"My handsome doctor son!" his father exclaimed yet again. "Such a lovely bride!"
"I know you're worried," Khalid suddenly said, determined to broach the subject they had tiptoed around all week.
"We're not worried! She's a lovely girl!"
"I think I can get her to stop wearing the veil after the wedding. She just...." He fell silent, unable to articulate the vague notions of hope he was clinging to. He was a modern man, educated in the West, but he was actually hoping to "fix" Yasmin by marrying her.
Khalid's father pulled him down, and they both sat. He had a deep-rooted aversion to Turks, as many Arabs did, but he had tried to raise his sons free of the weight of centuries of ethnic war. "Her father worked for the CIA, and then he felt guilty about it, so he bounced back in the other direction. His daughter was dutiful, and so she bounced, too. But you will be the head of her family now."
"That's what I keep thinking, and it's medieval. Is this really the best way to help her? Her father almost bashed her brains in, and that wasn't enough for her to reject everything he stood for."
"He stood for nothing," said Khalid's father. "That is why she is so lost. If you don't know how to be a good girl in your father's eyes, you never know how to be good. You will replace that."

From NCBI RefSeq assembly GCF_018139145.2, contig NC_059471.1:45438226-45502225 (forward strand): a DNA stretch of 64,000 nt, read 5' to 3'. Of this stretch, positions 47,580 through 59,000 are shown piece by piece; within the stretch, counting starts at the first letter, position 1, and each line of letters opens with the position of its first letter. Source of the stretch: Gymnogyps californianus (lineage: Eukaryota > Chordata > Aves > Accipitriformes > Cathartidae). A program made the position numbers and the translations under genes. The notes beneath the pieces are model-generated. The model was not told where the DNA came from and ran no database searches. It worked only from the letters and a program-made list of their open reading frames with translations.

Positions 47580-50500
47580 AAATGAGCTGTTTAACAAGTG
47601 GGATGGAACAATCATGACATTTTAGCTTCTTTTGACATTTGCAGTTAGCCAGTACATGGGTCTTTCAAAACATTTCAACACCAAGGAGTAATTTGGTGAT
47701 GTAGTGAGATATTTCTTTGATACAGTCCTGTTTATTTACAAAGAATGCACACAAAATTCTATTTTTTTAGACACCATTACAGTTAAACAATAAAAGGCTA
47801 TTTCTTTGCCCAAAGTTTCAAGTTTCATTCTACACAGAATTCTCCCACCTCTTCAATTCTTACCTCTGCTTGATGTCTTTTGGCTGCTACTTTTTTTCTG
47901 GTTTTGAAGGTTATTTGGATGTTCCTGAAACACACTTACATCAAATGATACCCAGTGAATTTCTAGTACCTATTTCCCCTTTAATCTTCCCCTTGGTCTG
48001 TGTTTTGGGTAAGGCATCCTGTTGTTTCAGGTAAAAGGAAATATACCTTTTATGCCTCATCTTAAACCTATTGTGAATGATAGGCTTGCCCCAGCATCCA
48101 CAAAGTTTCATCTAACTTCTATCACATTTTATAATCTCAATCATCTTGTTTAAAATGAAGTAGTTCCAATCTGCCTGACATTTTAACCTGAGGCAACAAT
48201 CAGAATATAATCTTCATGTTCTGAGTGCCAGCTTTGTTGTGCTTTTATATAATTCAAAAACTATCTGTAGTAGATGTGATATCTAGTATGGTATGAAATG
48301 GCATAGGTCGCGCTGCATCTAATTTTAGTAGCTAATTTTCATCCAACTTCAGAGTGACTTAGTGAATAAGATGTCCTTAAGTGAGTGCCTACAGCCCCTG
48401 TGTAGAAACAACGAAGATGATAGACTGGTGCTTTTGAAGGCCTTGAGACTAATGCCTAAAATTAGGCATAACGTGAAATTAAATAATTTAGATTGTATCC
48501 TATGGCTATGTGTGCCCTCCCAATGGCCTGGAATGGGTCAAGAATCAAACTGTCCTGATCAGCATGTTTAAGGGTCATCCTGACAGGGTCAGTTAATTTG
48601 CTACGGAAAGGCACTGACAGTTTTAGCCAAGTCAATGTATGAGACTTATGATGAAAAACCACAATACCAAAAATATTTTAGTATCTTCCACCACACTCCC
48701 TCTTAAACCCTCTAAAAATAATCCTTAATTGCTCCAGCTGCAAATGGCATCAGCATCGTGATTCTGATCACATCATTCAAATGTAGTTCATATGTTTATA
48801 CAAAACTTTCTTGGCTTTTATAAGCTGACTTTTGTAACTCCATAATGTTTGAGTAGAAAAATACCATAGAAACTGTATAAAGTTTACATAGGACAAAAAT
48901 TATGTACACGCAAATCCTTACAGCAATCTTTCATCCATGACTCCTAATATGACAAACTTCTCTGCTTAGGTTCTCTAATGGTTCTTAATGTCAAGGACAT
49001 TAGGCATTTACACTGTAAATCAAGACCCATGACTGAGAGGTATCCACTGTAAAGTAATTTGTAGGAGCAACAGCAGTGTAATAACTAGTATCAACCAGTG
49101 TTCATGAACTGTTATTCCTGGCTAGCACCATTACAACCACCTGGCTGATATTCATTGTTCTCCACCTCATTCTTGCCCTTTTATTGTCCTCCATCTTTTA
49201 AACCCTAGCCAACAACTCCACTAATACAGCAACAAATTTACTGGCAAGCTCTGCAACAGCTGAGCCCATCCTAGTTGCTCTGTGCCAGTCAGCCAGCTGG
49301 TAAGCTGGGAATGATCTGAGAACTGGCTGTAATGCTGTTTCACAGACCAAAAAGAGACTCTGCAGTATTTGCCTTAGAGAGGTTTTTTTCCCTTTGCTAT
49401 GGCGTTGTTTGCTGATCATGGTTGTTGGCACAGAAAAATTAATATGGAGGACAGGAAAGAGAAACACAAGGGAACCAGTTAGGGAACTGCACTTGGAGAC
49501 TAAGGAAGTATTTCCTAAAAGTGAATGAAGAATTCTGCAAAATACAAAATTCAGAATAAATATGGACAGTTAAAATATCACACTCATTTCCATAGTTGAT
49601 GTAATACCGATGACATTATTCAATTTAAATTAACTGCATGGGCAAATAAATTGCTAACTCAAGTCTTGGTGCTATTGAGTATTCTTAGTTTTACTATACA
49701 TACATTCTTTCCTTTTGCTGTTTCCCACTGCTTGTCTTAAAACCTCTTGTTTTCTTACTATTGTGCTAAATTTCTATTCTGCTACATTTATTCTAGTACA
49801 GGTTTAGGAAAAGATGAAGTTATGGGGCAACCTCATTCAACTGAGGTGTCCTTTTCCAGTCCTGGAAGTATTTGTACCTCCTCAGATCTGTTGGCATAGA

"Will I? I don't want to be her father." Khalid's affection for Yasmin had grown into a complex love that made him more nervous than happy.
"Your mother was only sixteen when I married her. That was common then, but she seemed very young. When she got older, I actually liked things much better. Give it time."
"You should come live with us," Khalid said. "Things are not getting better there." They never spoke aloud about how Khalid's cousin had been burned to death by ISIS.
Khalid's father had been glad to have his son home for awhile, even if it was to work in the clinic for Syrian refugees. "Your mother is content to live out her days there. But maybe a grandchild will make her feel differently!" His eyes twinkled, and he reached over to fidget with the bow tie again while the best man (another doctor from George Washington University Hospital) sat in another room, duty-free.
A few miles away, psychiatrist Ermann Esse had been on duty for four days with little sleep when they brought in another Egyptian detainee to his suite in the secret CIA facility under the Washington Times headquarters. The after-effects of the cursed Rolex were well out of his system, but Dr. Esse had no idea how to extricate himself from his clandestine services to the CIA. Though his memories were a little hazy, he feared that he may have murdered one of his private practice patients, and if the CIA was holding that over his head, what future could he have? But he fretted about his neglected private patients, especially the ones who could not rely on pharmaceutical fixes because of their security clearances. How were they faring? (Since he had been so abusive towards the end, most of them were actually doing better without his care, but Dr. Esse did not know this.)
He also fretted about this work. He nodded as the Egyptian was strapped into a chair, and he directed the interpreter to tell the detainee the doctor was injecting a truth serum. Although Dr. Esse considered himself a top-notch hypnotist, it really did not work well with an interpreter; "the truth serum" often helped. The Egyptian grimaced in anxiety, afraid his secret lust for the blond cashier at CVS would be flushed out, or his addiction to "Game of Thrones".